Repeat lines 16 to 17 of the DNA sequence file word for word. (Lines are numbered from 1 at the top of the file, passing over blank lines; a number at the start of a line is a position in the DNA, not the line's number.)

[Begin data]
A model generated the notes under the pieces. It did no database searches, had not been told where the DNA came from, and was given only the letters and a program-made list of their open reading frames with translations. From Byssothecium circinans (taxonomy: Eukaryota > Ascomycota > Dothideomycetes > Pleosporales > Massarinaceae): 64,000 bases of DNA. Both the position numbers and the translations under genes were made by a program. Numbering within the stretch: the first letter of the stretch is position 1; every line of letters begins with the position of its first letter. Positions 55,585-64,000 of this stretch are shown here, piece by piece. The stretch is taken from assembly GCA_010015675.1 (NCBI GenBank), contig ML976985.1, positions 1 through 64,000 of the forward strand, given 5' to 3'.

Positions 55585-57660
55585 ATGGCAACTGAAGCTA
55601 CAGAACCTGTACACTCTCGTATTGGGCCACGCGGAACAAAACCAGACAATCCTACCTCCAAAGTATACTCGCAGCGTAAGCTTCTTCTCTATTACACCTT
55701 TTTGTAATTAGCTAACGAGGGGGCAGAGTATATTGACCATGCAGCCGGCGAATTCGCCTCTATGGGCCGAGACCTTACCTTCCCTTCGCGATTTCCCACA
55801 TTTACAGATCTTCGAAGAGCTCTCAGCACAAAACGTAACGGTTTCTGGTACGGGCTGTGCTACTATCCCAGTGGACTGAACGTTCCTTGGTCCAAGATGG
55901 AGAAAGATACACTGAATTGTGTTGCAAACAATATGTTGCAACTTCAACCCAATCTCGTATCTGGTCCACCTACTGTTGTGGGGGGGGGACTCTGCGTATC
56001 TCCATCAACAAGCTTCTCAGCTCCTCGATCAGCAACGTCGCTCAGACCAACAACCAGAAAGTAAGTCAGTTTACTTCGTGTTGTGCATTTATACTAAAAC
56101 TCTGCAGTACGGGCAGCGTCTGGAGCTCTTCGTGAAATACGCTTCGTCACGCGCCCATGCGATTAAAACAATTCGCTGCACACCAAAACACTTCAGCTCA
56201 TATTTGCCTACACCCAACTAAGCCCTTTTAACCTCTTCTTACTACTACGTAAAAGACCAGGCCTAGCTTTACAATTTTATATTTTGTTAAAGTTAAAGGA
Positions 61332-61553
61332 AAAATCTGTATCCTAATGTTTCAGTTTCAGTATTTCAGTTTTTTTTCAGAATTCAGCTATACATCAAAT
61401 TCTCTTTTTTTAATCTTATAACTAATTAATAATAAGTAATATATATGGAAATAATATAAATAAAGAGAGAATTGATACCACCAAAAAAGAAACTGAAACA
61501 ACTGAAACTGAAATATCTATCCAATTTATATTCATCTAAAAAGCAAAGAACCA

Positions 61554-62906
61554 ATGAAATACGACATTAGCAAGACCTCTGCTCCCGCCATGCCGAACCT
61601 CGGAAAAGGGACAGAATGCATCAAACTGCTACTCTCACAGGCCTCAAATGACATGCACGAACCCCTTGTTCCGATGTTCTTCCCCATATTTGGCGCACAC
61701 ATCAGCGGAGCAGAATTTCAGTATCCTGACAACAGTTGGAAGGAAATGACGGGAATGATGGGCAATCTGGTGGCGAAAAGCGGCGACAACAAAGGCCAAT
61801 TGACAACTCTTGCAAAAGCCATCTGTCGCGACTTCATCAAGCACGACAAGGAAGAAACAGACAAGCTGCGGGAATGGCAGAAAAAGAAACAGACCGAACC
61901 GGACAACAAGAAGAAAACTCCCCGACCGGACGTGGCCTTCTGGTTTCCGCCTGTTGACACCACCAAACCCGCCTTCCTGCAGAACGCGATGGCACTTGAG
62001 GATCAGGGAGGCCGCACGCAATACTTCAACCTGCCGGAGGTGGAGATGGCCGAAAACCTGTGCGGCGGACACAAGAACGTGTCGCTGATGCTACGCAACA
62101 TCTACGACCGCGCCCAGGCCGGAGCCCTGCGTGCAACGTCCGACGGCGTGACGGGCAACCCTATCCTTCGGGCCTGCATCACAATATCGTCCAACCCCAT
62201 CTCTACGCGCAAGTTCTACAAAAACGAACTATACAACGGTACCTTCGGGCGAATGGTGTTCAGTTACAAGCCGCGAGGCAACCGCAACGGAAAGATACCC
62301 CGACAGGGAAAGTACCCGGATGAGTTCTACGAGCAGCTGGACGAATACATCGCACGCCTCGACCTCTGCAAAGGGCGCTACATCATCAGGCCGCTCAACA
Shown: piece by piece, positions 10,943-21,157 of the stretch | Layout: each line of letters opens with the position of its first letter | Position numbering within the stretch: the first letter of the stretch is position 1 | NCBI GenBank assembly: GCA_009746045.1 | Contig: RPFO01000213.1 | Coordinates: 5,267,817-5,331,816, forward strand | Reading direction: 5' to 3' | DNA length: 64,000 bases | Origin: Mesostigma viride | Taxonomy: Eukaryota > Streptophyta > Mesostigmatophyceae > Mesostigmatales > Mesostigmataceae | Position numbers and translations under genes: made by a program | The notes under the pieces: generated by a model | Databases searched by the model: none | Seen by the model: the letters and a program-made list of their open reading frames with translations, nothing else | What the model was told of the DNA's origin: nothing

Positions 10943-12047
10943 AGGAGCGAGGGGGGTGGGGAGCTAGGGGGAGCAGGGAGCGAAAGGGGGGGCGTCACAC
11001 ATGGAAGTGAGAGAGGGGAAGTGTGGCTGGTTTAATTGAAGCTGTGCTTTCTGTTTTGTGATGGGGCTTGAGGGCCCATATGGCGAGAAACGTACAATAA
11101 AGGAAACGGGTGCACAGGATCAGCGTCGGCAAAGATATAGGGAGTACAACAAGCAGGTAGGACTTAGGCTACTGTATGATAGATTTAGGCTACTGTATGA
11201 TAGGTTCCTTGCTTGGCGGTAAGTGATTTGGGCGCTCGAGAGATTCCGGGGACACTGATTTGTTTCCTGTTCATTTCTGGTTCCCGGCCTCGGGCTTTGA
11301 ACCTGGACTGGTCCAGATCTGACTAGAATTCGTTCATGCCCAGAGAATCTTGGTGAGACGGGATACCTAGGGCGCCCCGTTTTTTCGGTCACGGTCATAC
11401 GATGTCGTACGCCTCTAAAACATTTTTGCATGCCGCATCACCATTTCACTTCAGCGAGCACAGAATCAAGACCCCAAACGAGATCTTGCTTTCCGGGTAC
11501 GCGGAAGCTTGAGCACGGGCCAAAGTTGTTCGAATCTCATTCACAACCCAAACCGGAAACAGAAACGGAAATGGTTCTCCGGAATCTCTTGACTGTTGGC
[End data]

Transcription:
61554 ATGAAATACGACATTAGCAAGACCTCTGCTCCCGCCATGCCGAACCT
61601 CGGAAAAGGGACAGAATGCATCAAACTGCTACTCTCACAGGCCTCAAATGACATGCACGAACCCCTTGTTCCGATGTTCTTCCCCATATTTGGCGCACAC